The government’s proposed new measures to crack down on illegal immigrants are a textbook case of symbolic politics. Many have already pointed out that the measures are misdirected. The overwhelming ‘pull’ factor for migrants entering the UK (or any other country) is opportunities on the informal labour market. Plus, in many cases, the fact that they may have friends or relatives already settled in the country. So the effect of making it more difficult for such people to access accommodation, health treatment or other services will be to render them more susceptible to exploitation, or more reliant on other co-ethnics who can ill-afford additional obligations.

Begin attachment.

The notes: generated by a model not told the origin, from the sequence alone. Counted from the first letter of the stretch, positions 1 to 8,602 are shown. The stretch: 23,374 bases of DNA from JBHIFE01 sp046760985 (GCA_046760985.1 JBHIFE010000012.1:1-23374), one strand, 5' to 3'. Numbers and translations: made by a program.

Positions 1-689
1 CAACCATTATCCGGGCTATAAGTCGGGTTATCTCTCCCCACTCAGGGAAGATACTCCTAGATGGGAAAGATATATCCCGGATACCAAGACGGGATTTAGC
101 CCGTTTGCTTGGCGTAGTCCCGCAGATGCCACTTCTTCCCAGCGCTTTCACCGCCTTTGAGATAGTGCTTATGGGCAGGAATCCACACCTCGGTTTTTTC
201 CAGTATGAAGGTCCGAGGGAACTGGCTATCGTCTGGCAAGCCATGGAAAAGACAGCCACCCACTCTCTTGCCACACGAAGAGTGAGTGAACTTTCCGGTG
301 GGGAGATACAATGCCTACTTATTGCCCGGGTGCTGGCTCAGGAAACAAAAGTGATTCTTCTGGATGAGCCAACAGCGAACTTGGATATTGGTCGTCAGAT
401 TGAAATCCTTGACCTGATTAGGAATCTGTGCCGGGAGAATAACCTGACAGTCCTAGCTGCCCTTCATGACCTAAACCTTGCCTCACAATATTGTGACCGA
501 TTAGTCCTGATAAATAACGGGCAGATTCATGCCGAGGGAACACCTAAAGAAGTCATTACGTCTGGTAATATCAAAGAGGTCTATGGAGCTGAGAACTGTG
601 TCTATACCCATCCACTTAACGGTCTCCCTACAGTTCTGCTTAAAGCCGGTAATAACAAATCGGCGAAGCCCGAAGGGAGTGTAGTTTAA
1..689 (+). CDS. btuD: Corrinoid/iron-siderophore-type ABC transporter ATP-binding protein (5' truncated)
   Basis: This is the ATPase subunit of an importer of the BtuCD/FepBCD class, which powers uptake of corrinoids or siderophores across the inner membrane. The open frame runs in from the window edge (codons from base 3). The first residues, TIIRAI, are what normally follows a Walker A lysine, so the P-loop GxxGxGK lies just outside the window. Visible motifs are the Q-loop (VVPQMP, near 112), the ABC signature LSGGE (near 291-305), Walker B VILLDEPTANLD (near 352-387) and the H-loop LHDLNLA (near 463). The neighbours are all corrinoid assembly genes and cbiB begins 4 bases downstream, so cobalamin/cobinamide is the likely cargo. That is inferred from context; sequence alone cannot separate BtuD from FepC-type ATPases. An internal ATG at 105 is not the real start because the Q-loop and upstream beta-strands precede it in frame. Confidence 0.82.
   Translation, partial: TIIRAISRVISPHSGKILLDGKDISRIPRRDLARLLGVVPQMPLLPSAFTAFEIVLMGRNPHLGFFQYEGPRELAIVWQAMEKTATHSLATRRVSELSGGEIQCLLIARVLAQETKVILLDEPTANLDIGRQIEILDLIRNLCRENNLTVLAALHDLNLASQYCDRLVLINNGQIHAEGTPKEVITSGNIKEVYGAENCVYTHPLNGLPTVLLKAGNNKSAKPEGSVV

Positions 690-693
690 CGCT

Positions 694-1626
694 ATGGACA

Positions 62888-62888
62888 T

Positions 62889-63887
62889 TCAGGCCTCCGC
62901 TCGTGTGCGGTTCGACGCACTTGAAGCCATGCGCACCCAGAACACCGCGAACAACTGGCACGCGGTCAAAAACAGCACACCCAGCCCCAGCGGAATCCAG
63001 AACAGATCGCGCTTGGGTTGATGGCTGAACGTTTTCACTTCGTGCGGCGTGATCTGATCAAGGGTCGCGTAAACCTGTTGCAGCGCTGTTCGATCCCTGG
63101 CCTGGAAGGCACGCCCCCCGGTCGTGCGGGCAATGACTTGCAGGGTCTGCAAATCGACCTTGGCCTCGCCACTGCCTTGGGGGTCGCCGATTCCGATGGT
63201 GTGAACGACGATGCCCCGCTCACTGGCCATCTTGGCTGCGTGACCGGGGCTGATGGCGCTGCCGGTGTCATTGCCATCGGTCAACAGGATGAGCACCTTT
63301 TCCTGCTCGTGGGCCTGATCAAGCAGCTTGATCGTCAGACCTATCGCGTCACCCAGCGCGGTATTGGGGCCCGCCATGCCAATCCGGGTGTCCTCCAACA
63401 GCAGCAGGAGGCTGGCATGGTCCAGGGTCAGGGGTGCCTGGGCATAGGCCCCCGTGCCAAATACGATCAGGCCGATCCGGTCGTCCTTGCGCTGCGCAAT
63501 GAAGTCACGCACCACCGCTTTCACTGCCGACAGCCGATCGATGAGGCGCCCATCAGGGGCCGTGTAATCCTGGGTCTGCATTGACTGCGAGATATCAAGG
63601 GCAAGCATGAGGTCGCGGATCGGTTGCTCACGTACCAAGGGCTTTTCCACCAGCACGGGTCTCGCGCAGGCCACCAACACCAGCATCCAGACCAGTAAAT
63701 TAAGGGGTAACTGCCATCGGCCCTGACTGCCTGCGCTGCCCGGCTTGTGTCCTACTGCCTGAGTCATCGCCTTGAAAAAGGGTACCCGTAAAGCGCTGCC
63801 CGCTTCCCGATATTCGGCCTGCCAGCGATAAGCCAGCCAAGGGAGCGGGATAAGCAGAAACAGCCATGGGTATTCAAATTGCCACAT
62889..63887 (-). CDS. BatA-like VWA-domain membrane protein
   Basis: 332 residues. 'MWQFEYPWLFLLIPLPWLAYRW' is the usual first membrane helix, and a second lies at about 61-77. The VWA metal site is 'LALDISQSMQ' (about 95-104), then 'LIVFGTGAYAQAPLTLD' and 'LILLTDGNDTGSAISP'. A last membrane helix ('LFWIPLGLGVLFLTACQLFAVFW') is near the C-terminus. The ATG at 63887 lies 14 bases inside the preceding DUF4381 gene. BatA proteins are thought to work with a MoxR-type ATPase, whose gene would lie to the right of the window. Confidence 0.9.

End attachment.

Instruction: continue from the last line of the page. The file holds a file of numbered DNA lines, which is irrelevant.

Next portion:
The second problem is that efforts to ‘steer’ social systems such as the housing market, the health service or banking system frequently produce distortions and counter-productive effects. See my article for BJPIR on the challenges of regulation in the area of illegal immigration.
Unfortunately, though, immigration control is a classic area in which populist rhetoric is decoupled from the more complex – and perhaps unpalatable – reality. It would take a brave politician to come out and try to explain the ways in which certain sectors of our economy are dependent on informal labour; or that liberal welfare states are severely restrained in their capacity to choke off access to fundamental services to any residents, including unauthorised ones. The one consolation is that the government’s draconian discourse will inevitably be accompanised by lax implementation of these measures in practice.